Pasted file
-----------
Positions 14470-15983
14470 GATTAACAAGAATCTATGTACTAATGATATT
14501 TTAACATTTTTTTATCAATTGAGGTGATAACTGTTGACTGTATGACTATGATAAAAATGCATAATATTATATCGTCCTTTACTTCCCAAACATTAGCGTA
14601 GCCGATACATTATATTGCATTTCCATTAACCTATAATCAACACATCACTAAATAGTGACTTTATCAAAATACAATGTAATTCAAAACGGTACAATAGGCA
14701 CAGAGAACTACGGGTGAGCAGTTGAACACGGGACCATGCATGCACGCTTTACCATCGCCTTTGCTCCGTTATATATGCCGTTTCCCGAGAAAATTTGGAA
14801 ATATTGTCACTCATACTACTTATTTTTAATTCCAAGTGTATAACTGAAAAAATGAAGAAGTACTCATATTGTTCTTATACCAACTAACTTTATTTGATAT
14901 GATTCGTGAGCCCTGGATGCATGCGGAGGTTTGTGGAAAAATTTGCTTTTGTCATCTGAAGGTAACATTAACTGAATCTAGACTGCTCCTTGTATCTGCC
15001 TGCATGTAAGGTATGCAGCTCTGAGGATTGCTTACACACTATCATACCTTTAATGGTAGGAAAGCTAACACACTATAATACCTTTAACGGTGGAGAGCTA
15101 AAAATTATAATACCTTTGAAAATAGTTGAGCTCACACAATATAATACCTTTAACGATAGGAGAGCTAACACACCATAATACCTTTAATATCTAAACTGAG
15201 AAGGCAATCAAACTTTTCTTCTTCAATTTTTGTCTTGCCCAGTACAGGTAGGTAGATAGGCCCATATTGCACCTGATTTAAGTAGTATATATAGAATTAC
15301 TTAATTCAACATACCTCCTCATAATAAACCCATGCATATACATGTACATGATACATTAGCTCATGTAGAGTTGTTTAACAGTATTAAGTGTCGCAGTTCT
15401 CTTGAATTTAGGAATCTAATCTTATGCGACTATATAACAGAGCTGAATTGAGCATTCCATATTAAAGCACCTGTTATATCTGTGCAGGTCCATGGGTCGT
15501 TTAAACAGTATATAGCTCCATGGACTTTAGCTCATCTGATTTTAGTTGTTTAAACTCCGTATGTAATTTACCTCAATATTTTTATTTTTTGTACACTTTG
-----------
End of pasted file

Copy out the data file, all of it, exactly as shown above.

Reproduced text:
Positions 14470-15983
14470 GATTAACAAGAATCTATGTACTAATGATATT
14501 TTAACATTTTTTTATCAATTGAGGTGATAACTGTTGACTGTATGACTATGATAAAAATGCATAATATTATATCGTCCTTTACTTCCCAAACATTAGCGTA
14601 GCCGATACATTATATTGCATTTCCATTAACCTATAATCAACACATCACTAAATAGTGACTTTATCAAAATACAATGTAATTCAAAACGGTACAATAGGCA
14701 CAGAGAACTACGGGTGAGCAGTTGAACACGGGACCATGCATGCACGCTTTACCATCGCCTTTGCTCCGTTATATATGCCGTTTCCCGAGAAAATTTGGAA
14801 ATATTGTCACTCATACTACTTATTTTTAATTCCAAGTGTATAACTGAAAAAATGAAGAAGTACTCATATTGTTCTTATACCAACTAACTTTATTTGATAT
14901 GATTCGTGAGCCCTGGATGCATGCGGAGGTTTGTGGAAAAATTTGCTTTTGTCATCTGAAGGTAACATTAACTGAATCTAGACTGCTCCTTGTATCTGCC
15001 TGCATGTAAGGTATGCAGCTCTGAGGATTGCTTACACACTATCATACCTTTAATGGTAGGAAAGCTAACACACTATAATACCTTTAACGGTGGAGAGCTA
15101 AAAATTATAATACCTTTGAAAATAGTTGAGCTCACACAATATAATACCTTTAACGATAGGAGAGCTAACACACCATAATACCTTTAATATCTAAACTGAG
15201 AAGGCAATCAAACTTTTCTTCTTCAATTTTTGTCTTGCCCAGTACAGGTAGGTAGATAGGCCCATATTGCACCTGATTTAAGTAGTATATATAGAATTAC
15301 TTAATTCAACATACCTCCTCATAATAAACCCATGCATATACATGTACATGATACATTAGCTCATGTAGAGTTGTTTAACAGTATTAAGTGTCGCAGTTCT
15401 CTTGAATTTAGGAATCTAATCTTATGCGACTATATAACAGAGCTGAATTGAGCATTCCATATTAAAGCACCTGTTATATCTGTGCAGGTCCATGGGTCGT
15501 TTAAACAGTATATAGCTCCATGGACTTTAGCTCATCTGATTTTAGTTGTTTAAACTCCGTATGTAATTTACCTCAATATTTTTATTTTTTGTACACTTTG